The entire search effort was hampered when helicopters flying low over the area received sporadic enemy ground fire.

When no trace of Glenn Tubbs was found, the formal SAR operation was terminated and he was reported as Missing in Action.

LOOKING FOR - The National Alliance of Families is looking for the family of Sgt. Glen E. Tubbs. Sgt. Tubbs was lost January 13, 1970. His home city of record is Amarillo, Texas. If you know the whereabouts of the Tubbs family, please contact the National Alliance of Families at
718-846-4350. It is very important that we contact the Tubbs family.

Return of MIA bracelet to wife of Vietnam soldier a reminder of the Unknowns
Posted: Sunday, October 10, 2004
The Amarillo Globe-News
Pam Tubbs has become a one-woman honor guard for her husband's memory.

Beneath the American flag she hoists every fair-weather weekend flies another representing the unknowns that have clouded her life for almost 35 years. The mourning-black Prisoner of War/MIA flag waves for Army Sgt. Glenn E. Tubbs, who was reported missing in action in Southeast Asia in 1970.
In her picture window, sheer curtains frame two service stars printed in blue, to represent active military service.
"One is for my son-in-law," an Army sergeant assigned to South Korea, she said. "One is for my husband. He's still serving, as far as we know. Until we know something, he's still serving his country. The star is white if the soldier is deceased."
Tubbs has learned limbo is an elastic suspension of time. Though resilient, she experiences a constant pull back to Jan. 13, 1970 -- when her husband was declared missing in action in Vietnam.
Sometimes, it is triggered by an outside source, when another who once tended the memory of the missing seeks her out.
Pennsylvania resident Sherri Brooks started wearing a metal bracelet inscribed with Glenn Tubbs' name and MIA date as a teenager - partially because the Vietnam War was affecting so many around her and partially, she admits, because it was cool.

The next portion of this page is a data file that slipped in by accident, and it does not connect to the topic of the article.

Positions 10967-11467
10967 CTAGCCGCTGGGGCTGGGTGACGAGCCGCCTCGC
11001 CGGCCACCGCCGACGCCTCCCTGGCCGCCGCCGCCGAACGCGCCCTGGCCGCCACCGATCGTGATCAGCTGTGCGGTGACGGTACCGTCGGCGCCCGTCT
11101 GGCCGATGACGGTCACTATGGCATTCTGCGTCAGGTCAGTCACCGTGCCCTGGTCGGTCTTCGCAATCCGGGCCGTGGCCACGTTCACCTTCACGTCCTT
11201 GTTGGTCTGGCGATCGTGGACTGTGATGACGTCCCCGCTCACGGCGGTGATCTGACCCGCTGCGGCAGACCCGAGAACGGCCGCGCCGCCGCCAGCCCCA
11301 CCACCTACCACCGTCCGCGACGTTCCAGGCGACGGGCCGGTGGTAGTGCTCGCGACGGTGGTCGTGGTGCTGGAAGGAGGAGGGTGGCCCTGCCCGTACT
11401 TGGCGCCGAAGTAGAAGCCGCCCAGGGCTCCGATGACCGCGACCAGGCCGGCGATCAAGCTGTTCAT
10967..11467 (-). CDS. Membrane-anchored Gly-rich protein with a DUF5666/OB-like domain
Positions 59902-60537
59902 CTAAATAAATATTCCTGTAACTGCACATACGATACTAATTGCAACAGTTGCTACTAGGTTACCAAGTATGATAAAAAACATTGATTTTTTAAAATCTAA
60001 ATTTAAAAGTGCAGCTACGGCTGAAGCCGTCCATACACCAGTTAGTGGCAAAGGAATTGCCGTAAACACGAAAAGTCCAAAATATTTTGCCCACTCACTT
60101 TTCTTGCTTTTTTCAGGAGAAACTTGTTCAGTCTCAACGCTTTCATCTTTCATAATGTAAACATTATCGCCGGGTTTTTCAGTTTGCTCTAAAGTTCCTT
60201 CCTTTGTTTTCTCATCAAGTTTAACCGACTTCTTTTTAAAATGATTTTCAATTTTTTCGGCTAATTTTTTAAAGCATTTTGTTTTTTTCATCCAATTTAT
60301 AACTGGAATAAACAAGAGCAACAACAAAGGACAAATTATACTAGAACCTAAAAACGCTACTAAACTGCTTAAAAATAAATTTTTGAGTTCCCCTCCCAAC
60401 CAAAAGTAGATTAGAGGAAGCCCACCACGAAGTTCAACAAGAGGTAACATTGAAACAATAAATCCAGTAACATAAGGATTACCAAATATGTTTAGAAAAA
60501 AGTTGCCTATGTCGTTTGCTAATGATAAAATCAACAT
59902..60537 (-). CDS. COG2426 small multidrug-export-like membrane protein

"We definitely realized the significance of what the bracelets were," Brooks said in a telephone interview from her Baden, Pa., home. "I think at that age you want to stand for something. You're looking for a cause to believe in."
Echoes of Vietnam in recent discussions of war in Iraq and in presidential politics sparked Brooks' curiosity about the bracelet's namesake.
"You wear something around and lug it around in your jewelry box all these years, and you just kind of wonder about the person - if he was drafted, if he enlisted," she said. "Being a mother, I thought the bracelet would probably mean a lot to his kids."
When her own search for the Tubbs family proved fruitless, Brooks contacted the Globe-News for help finding Pam Tubbs, who still lives in Amarillo where she grew up, where she received the news of her husband's disappearance and where she took a public stand demanding that the U.S. government provide more information to families of soldiers missing or captured in Vietnam.

Brooks isn't the first to reach out.
"Periodically, I hear from people that wore Glenn's bracelet," Tubbs said. "I think there's a rekindled interest because of what's going on today."

Reminders cause Tubbs to occasionally page through an album of photos from a roll of undeveloped film discovered among her husband's belongings.
"I'll hear something that will really trigger an emotional memory and the need to look again," she said. "You're prepared for the worst, but when they hit you with 'missing,' you can't compute."

Pictures show her 29-year-old husband interacting with pals, working with natives at his Green Beret encampment and waiting for a mail call by a helicopter nicknamed "Jolly Green Giant."